The people in the defence industries, civil servants, elderly taxpayers, business, entrepreneurs with capital gains and the recipients of UIC have been singled out. Worse, these Canadians are asked to make sacrifices while excess spending is maintained. There are 18 new spending programs which in the aggregate match the cuts. These new programs are motivated by the desire to pursue ideological goals stemming from the liberal world view about the ability of government to solve all problems of society.

There is the promise to increase the number of day care spaces once economic growth has reached 3 per cent. The forecast is for such a growth rate during the next two years. What will this promise cost? The budget is silent on this potentially very expensive program.

There is much known fat in current government spending programs. No studies are needed to identify it. It could have been cut to reduce the deficit significantly while resulting in much more equitable sharing of the burden.

First, there is the unemployment insurance system. The proposed changes in eligibility requirements are a step in the right direction but they are not enough. By most international and our own historic standards the benefit rate of 55 per cent for single persons is too high. Lowering it by two percentage points is symbolic rather than economically effective, especially when at the same time the benefits to others are raised to 60 per cent.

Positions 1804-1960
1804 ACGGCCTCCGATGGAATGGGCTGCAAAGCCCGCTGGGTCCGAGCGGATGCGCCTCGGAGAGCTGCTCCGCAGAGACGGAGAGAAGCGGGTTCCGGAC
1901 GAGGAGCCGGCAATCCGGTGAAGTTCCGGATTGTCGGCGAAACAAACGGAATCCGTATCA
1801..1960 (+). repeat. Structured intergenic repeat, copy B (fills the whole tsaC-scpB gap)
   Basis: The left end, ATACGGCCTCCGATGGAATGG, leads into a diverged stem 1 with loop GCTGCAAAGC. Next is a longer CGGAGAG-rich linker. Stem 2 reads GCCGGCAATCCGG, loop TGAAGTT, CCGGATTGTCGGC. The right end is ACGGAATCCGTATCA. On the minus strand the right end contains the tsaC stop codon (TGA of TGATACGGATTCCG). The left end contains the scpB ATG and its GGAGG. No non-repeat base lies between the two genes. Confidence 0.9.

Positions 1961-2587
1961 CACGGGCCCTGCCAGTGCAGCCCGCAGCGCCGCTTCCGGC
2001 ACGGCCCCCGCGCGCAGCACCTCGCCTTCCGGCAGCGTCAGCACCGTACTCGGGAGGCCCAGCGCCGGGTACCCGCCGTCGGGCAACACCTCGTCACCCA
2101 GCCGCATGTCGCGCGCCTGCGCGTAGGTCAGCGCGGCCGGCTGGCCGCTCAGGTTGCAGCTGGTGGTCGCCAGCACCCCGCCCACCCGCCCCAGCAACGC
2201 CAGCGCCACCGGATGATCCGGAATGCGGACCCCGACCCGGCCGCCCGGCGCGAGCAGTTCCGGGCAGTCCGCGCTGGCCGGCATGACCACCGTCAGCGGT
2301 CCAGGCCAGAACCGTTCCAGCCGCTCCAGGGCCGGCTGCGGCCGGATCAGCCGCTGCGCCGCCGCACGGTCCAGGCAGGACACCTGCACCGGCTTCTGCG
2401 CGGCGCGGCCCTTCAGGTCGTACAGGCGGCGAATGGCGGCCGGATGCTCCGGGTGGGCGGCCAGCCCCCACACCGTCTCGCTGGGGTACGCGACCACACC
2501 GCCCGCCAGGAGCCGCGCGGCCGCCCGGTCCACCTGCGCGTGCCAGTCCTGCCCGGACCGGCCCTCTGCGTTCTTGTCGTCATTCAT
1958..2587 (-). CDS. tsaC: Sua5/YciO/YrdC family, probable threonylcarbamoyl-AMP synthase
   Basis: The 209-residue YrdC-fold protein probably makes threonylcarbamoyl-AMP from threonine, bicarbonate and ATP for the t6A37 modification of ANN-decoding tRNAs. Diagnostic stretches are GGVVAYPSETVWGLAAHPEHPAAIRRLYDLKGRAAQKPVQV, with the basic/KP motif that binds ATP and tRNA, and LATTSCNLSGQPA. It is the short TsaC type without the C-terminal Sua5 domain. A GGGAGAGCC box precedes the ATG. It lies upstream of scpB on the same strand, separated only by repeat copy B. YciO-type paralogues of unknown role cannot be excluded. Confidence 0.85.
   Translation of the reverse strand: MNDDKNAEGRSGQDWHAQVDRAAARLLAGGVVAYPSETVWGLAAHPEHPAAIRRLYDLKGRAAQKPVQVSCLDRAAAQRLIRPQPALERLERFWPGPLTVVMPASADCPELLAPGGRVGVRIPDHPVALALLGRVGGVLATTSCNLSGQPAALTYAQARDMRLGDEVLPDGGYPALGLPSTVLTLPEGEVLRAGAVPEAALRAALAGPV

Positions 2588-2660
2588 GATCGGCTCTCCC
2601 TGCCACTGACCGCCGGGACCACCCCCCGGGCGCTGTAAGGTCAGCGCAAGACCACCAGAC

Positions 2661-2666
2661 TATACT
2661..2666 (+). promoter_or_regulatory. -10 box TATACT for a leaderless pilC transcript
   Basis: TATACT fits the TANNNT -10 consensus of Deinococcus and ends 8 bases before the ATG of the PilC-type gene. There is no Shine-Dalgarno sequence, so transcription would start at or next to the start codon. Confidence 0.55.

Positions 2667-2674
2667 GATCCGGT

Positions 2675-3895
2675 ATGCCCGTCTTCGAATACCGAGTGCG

Second, old age security benefit payments are slated to rise 7.5 per cent from the current $20 billion in two years, primarily because there are more eligible Canadians and because of the indexing of the benefits. Yet, it is well known that a very substantial part of OAS payments are going to families with high incomes. It was never the intent of the program for families in the top decile and earning $100,000 to receive annually over $2.5 billion under this program while they are retired, without family obligations and fully insured against health care expenditures.

Third, the most rapidly growing expenditure category is grants to Indians and Inuit. It is slated to rise a full 17 per cent in two years. Many people who have been asked to make sacrifices are wondering why spending in this program is slated to increase $300 million every year for the next two years.

More generally this budget claims to make savings of $8 billion in two years. It should be noted that these savings are relative to spending levels slated to increase according to the budgets made a number of years ago. Half of them are due to what is called securing savings from previous budgets which requires no measure of political courage. In effect all the so-called savings amount to nothing more than the reduction of previously announced spending increases.

The bottom line for Canadians is that the level of program spending is slated to remain unchanged at $122 billion during the next two years. This is not the kind of diet the overweight patient needs.

There is legitimate reason to be sceptical about the realism of the projected size of the public debt charges. They are slated to rise only $3 billion over the next three years. The expected deficits of this period are about $100 billion. The interest on this additional debt alone is $6 billion. Therefore the government

must expect to enjoy large savings of $3 billion on debt service charges on the already existing debt of $504 billion.

This is a very risky forecast. Economic growth is predicted to be 3 per cent and 3.8 per cent in the next two years. This will create inflationary pressures which will be compounded by the delayed effects of the depreciation of the Canadian dollar during the last year.